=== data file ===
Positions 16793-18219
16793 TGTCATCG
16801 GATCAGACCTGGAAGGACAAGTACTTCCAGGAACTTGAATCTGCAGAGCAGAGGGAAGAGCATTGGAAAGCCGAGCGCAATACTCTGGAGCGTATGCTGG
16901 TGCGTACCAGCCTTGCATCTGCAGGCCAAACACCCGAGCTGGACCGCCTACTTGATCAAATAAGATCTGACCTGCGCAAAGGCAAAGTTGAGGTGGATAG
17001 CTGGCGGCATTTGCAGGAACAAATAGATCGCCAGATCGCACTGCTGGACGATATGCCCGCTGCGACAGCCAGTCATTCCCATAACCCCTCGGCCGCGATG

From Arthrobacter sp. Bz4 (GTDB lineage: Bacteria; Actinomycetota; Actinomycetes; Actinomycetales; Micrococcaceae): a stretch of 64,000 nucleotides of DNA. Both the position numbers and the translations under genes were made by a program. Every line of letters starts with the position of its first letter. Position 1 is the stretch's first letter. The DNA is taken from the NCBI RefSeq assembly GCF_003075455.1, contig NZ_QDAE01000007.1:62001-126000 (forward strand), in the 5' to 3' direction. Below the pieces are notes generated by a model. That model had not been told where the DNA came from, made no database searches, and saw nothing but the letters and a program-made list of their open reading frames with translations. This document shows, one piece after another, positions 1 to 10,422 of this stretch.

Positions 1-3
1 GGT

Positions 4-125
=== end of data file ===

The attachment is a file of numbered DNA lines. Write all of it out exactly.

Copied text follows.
Positions 16793-18219
16793 TGTCATCG
16801 GATCAGACCTGGAAGGACAAGTACTTCCAGGAACTTGAATCTGCAGAGCAGAGGGAAGAGCATTGGAAAGCCGAGCGCAATACTCTGGAGCGTATGCTGG
16901 TGCGTACCAGCCTTGCATCTGCAGGCCAAACACCCGAGCTGGACCGCCTACTTGATCAAATAAGATCTGACCTGCGCAAAGGCAAAGTTGAGGTGGATAG
17001 CTGGCGGCATTTGCAGGAACAAATAGATCGCCAGATCGCACTGCTGGACGATATGCCCGCTGCGACAGCCAGTCATTCCCATAACCCCTCGGCCGCGATG

From Arthrobacter sp. Bz4 (GTDB lineage: Bacteria; Actinomycetota; Actinomycetes; Actinomycetales; Micrococcaceae): a stretch of 64,000 nucleotides of DNA. Both the position numbers and the translations under genes were made by a program. Every line of letters starts with the position of its first letter. Position 1 is the stretch's first letter. The DNA is taken from the NCBI RefSeq assembly GCF_003075455.1, contig NZ_QDAE01000007.1:62001-126000 (forward strand), in the 5' to 3' direction. Below the pieces are notes generated by a model. That model had not been told where the DNA came from, made no database searches, and saw nothing but the letters and a program-made list of their open reading frames with translations. This document shows, one piece after another, positions 1 to 10,422 of this stretch.

Positions 1-3
1 GGT

Positions 4-125